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Armistice 100: How the day so many had been longing for was reported on November 11, 1918

PUBLISHED: 11:00 11 November 2018

Women and children celebrating the end of the First World War at the Heath Street Peace Tea Party, c.1918. Pic: Courtesy of Barking and Dagenham Archives, Valence House Museum

Women and children celebrating the end of the First World War at the Heath Street Peace Tea Party, c.1918. Pic: Courtesy of Barking and Dagenham Archives, Valence House Museum

Archant

When the alarms sounded to let people know the war had ended many thought they were under attack.

Tthe First World War Memorial in Barking Park showing a military band and spectators. Pic: Courtesy of Barking and Dagenham Archives, Valence House MuseumTthe First World War Memorial in Barking Park showing a military band and spectators. Pic: Courtesy of Barking and Dagenham Archives, Valence House Museum

After neighbours across east London heard the report of the maroons – rockets which let off a loud bang and bright light of alarm – many feared another air raid was coming.

“But it was quickly realised that this time the “warnings” were those of joy and not of danger”, the East London Advertiser reported on November 16, 1918, the first edition after the war ended five days earlier.

Instead of running for shelter, men, women and children in the old boroughs of Poplar and Stepney rushed into the streets. Union Jacks appearing “as if by magic”.

In Barking the truce was celebrated with “an outburst of spontaneous enthusiasm” according to the Barking, East Ham & Ilford Advertiser.

Children at a garden party for Armistice Day in the borough following the end of the First World War, 1918. Pic: Courtesy of Barking and Dagenham Archives, Valence House MuseumChildren at a garden party for Armistice Day in the borough following the end of the First World War, 1918. Pic: Courtesy of Barking and Dagenham Archives, Valence House Museum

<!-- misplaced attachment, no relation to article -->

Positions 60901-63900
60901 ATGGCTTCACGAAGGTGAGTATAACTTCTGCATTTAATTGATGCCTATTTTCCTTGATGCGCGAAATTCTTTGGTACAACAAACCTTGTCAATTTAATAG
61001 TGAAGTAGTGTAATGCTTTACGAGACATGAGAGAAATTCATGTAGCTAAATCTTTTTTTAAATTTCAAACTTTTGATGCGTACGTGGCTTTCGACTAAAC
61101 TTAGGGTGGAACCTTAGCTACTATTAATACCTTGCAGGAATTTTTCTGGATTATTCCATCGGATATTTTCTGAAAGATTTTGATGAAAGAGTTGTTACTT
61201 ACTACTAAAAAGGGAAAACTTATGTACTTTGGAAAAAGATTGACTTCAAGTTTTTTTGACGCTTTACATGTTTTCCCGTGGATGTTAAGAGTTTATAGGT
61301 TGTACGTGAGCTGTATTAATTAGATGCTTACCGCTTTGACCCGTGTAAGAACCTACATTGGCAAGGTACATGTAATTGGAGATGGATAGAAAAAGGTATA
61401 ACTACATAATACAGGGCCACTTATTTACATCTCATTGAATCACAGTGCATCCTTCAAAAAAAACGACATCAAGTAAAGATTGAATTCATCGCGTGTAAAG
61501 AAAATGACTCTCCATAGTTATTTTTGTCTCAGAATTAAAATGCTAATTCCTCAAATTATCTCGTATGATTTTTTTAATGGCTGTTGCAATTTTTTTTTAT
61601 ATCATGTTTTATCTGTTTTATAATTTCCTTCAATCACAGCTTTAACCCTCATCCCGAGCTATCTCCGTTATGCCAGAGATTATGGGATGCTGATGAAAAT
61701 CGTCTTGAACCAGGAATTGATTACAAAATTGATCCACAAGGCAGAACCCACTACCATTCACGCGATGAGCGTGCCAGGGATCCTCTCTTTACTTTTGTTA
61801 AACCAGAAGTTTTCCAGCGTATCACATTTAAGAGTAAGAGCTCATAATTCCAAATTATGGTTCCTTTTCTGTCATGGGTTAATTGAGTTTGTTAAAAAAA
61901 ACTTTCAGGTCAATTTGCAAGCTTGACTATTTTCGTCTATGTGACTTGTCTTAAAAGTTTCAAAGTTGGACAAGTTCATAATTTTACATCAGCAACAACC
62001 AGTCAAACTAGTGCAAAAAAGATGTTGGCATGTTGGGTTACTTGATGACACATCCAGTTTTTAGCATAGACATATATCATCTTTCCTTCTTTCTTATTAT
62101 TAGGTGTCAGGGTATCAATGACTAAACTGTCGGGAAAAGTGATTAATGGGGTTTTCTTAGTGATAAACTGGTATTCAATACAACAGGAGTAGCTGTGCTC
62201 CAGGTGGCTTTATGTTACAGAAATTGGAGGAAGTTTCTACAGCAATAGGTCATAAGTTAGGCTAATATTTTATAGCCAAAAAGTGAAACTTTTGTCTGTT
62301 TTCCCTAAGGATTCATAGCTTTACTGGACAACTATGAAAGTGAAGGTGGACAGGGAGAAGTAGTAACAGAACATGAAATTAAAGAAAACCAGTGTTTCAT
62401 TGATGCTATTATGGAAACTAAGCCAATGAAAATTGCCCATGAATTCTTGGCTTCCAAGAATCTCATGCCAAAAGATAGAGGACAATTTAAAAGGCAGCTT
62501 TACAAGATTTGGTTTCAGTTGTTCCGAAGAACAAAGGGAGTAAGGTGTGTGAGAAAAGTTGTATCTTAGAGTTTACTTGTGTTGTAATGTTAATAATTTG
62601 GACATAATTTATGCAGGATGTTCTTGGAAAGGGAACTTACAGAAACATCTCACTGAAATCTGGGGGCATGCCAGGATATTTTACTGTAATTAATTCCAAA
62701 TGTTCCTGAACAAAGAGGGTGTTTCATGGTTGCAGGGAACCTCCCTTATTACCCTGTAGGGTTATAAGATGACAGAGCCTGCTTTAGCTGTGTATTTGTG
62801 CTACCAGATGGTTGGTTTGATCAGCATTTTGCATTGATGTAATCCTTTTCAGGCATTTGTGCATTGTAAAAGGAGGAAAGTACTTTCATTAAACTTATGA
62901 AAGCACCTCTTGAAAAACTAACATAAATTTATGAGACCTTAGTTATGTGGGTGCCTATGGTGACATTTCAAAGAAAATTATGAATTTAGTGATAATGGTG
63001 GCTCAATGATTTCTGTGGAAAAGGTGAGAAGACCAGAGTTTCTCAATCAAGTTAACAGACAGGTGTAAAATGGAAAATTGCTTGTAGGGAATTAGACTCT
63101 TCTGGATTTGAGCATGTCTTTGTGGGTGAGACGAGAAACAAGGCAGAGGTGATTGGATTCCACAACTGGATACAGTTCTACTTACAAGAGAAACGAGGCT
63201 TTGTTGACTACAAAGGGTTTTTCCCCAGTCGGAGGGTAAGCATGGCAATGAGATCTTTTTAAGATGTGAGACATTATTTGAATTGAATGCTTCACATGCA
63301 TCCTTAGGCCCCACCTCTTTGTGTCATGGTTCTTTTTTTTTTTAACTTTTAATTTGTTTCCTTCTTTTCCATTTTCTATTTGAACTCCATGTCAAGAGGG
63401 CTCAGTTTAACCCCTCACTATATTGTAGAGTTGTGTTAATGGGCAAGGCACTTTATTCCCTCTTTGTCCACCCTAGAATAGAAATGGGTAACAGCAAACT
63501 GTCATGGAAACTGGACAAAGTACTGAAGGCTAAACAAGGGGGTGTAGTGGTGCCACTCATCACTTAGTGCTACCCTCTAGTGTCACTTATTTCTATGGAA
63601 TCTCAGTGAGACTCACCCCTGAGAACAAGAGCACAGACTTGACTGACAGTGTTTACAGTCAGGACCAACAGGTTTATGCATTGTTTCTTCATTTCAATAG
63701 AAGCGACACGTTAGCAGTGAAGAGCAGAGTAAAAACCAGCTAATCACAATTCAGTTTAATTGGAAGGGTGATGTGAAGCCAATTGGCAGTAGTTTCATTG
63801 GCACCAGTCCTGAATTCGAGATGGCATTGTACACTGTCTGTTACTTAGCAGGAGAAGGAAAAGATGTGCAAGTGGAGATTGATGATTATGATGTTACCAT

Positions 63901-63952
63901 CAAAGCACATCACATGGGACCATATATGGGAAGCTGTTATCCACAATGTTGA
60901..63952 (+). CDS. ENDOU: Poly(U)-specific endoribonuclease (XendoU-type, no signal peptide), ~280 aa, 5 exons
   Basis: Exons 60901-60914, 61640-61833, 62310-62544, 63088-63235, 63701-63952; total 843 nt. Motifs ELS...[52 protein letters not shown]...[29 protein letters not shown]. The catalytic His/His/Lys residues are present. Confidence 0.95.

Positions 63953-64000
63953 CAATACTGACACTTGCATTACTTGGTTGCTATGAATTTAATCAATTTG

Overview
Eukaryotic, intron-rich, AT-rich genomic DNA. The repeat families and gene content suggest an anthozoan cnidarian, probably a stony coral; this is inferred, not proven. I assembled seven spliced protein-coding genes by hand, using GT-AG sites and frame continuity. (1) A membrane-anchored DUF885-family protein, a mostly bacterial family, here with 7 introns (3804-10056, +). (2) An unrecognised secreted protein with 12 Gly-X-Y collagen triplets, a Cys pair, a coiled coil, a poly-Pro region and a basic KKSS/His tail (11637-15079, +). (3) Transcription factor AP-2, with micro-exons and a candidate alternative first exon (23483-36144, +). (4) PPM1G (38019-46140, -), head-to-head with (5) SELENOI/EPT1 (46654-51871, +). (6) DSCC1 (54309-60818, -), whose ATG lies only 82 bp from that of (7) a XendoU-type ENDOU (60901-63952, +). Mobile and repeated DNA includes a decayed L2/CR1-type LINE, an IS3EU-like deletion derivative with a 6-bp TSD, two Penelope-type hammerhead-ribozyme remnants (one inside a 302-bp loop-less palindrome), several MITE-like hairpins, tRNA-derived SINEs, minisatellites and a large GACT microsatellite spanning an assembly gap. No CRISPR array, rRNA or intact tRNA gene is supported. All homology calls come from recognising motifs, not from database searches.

The sound of hooters heralding the end of the fighting could be heard travelling eastwards until it was taken up throughout Barking with “a deafening din”.

Workers downed tools and cheering schoolchildren spilled out of classrooms to join parades.

Strangers shook hands, bells were rung and revellers in the Mile End Road witnessed girls “dancing madly” round a street organ playing patriotic and popular tunes.

In Romford wounded soldiers joined arms with factory girls “cheering frantically” as they marched along.

By the afternoon of November 11, 1918, Barking’s street lamps were cleaned and the shades which had covered shop windows – to deny enemy pilots light to fly by on night sorties – had gone.

“The effect of this was seen in the evening and was almost startling in its contrast with what we have been accustomed to”, the Barking, East Ham & Ilford Advertiser reported.

Hundreds of bonfires were lit across the East End with boys letting off fireworks. “Places of amusement” were “filled to overflowing” and “happy lads and lasses” sang while they “perambulated the main thoroughfares”.

“It was a day which will not be easily forgotten by anyone,” one reporter wrote.

An old lady’s remark was perhaps typical of East End humour when she said: “Thank God, I shall be able to go to bed with my clothes off!”

But not everyone took to the streets. Some headed to church services including at St Margaret’s in Barking, St Edward the Confessor and St Andrew’s in Romford, as well as at Central Hall in Barking Road.

St Margaret’s vicar, Rev H. S. Pelham told the congregation the victory was God’s.

“The stakes were so great. We had been called to defend, not only our country, but principles which we knew were vital to the welfare of mankind. God enabled us to secure this great victory,” he said.

After a Te Deum and hymns were sung at Central Hall the Rev. R. Moffat Gautrey compared the armistice to an avalanche, “a judgment of God” upon the unholy group of men – the enemy – who had plunged the world into the agony of war.

But a more earthly judgement awaited three men whose “spree” in High Street North landed them in front of a judge at East Ham Police Court.

Kenneth Inglis, 50, of Stopford Road, Manor Park; George Husher, 48, of Tylney Road and Charles Woodward, 45, of Palmerston Road, Forest Gate, were charged with stealing a French polisher’s £3 flag.

When Pc Ford caught them the drunken trio denied it saying “it had gone to Ilford and it was for him to find it”.

Laying down the law, the magistrate was reported in the East Ham Echo saying the revellers were overjoyed at the glorious news but that was no excuse. Sobered up, they agreed to pay the polisher £1 4s. 4d. compensation.

And it didn’t take long for sober reflection to appear in the comment pages of the local press.

An East Ham Echo editorial published on November 15, 1918 was full of optimism.

“We have every reason to hope that we have seen the last of “grim visaged war”, at least for our time and our children’s time”.

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